Our Early Years Foundation Subject Lead is Mrs. Horsfield
Welcome to Early Years Foundation Stage
The Early Years Foundation Stage is the education period for young people from birth to the age of 5 years old. In our Foundation Stage at St Edward's Catholic Primary we have one reception class called the St Edward's Class.
What some of the St Edward's Class children love about their school.....
Ava-Rose: I like playing with the curriculum toys in class.
David: At St Edward's, I love playing with my friends.
Izzy: I love working together with my friends in St Edward's class.
Sophia: I love to show love to others at school.
Hannah: I enjoy learning to count.
Sapphire: I look forward to learning new things.
Jack: Everything we do in class, makes me happy.
Our Expectations in EYFS.....
To have lots of fun in our learning and to make wonderful memories together.
To use our School Gospel Values of Love, Kindness, Respect, Forgiveness, Achieve and Trust.
To have a positive attitude towards our learning and to embrace new challenges.
To become independent learners over the year.
To achieve in God's love.
Seven Areas of Learning
The development of the children’s seven areas of learning are crucial at this age and stage of their development. Through the development of the seven areas there must be a focus on the characteristics of learning, particularly with reading and writing. The speaking aspect of communication and language is always our key focus so we will be developing children’s speaking through language rich, story based learning and building on the children’s first hand experiences. This is where the role of the adult and the environment are paramount alongside high quality continuous provision and well-thought out enhanced provision.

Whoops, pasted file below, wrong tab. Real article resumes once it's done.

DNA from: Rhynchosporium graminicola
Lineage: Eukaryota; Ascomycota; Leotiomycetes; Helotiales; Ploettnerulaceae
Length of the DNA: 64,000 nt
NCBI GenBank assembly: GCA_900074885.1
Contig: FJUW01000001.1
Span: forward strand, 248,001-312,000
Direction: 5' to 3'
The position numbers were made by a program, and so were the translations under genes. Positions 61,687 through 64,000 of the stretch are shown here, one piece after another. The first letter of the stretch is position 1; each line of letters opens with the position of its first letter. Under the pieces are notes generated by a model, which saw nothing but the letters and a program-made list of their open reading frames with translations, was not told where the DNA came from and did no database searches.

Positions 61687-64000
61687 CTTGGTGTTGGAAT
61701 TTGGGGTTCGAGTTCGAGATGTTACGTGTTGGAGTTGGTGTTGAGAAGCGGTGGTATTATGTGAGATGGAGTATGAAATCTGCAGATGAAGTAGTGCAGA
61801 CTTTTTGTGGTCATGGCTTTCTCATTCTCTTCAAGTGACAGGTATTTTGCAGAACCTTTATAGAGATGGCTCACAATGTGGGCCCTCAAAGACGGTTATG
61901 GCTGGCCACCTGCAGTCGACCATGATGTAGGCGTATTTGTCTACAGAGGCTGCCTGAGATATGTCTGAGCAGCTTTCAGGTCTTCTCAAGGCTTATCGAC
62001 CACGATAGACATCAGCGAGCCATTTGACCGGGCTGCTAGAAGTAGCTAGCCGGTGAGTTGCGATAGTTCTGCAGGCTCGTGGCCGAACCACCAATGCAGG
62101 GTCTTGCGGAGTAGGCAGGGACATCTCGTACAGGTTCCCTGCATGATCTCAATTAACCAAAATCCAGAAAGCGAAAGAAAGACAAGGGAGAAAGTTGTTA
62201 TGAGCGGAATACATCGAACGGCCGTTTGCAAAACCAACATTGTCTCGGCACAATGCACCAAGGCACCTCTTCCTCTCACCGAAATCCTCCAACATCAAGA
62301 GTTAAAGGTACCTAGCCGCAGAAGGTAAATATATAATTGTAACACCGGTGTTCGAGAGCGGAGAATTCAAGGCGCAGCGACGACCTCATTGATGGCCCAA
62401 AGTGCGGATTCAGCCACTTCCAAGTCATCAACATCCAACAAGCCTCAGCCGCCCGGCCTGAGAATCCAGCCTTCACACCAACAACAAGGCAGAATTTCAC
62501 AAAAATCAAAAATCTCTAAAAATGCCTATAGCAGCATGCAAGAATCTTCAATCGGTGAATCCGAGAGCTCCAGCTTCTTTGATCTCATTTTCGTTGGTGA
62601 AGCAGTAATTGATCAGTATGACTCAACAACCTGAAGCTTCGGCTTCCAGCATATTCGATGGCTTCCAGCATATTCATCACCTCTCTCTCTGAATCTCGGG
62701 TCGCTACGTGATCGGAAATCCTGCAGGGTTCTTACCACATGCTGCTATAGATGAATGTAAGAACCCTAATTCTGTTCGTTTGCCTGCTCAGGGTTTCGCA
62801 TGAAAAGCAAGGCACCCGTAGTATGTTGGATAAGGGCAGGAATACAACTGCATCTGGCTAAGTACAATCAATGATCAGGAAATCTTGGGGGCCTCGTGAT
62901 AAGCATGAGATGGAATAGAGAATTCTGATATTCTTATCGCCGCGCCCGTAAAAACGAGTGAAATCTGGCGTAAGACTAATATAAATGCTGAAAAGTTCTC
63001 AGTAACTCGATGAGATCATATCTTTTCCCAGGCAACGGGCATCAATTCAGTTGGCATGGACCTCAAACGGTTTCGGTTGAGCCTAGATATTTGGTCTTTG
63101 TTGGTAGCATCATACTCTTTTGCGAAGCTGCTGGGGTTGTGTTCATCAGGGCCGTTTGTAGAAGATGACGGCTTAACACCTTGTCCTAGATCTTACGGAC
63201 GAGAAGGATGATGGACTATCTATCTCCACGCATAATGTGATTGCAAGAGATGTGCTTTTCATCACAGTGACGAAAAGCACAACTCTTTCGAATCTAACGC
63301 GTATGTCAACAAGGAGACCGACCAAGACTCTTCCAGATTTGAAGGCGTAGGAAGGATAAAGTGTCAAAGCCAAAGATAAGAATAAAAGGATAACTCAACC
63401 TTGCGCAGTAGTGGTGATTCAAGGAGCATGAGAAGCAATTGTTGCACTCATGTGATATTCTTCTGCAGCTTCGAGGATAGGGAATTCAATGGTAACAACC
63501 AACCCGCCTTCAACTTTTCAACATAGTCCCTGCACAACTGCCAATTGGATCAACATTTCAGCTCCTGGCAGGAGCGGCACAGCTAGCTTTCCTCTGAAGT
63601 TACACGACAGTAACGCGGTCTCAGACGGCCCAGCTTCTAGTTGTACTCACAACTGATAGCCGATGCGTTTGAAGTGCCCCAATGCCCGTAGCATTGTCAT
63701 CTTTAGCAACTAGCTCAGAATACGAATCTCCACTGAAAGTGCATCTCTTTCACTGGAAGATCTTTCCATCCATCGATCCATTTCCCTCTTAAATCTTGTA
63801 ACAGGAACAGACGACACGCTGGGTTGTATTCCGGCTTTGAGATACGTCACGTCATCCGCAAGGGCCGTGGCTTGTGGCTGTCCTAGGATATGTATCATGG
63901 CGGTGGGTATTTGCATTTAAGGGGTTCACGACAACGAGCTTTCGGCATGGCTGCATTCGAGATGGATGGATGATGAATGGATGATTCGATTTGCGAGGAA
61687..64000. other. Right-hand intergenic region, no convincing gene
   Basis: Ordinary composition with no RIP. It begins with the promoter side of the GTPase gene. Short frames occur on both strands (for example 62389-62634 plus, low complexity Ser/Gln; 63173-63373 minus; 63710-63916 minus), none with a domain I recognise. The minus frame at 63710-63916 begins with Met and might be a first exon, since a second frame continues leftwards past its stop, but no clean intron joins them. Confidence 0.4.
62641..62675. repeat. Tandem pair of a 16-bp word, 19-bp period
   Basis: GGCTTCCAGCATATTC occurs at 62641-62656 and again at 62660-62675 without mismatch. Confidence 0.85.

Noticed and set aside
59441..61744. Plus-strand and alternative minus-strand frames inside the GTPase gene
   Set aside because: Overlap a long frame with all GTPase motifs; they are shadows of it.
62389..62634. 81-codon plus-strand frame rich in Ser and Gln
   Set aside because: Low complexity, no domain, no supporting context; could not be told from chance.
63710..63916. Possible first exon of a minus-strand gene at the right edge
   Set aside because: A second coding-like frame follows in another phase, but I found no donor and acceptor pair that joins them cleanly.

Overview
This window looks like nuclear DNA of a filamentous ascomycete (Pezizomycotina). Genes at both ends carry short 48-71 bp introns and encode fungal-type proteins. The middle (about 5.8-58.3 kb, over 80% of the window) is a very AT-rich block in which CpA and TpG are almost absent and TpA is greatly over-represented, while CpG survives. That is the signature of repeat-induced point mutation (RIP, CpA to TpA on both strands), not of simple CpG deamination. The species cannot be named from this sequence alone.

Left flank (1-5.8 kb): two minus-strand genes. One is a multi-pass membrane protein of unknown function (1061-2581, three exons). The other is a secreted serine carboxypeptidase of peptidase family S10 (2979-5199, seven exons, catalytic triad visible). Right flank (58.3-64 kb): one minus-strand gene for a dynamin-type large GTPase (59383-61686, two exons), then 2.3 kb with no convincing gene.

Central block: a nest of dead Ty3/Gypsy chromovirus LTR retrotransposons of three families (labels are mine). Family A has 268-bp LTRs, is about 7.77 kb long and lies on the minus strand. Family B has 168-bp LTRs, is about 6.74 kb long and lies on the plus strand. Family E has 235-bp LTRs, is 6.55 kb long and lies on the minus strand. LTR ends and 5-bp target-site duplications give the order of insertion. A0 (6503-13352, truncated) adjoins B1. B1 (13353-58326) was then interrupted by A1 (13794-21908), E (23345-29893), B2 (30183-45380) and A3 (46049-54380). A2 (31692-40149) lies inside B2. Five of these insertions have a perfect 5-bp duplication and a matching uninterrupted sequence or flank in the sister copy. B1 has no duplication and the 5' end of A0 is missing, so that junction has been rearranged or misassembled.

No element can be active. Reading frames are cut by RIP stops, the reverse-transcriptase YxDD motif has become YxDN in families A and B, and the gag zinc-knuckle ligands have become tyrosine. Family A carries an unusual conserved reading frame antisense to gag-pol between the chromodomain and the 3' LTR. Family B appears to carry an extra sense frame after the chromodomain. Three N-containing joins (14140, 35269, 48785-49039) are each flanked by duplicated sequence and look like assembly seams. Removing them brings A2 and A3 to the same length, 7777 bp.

Each area of learning and development must be implemented through planned, purposeful play and through a mix of adult-led and child-initiated activity. Play is essential for children’s development, building their confidence as they learn to explore, to think about problems, and relate to others. Children learn by leading their own play, and by taking part in play which is guided by adults. There is an ongoing judgement to be made by practitioners about the balance between activities led by children, and activities led or guided by adults. Practitioners must respond to each child’s emerging needs and interests, guiding their development through warm, positive interaction. As children grow older, and as their development allows, it is expected that the balance will gradually shift towards more activities led by adults, to help children prepare for more formal learning, ready for Year 1.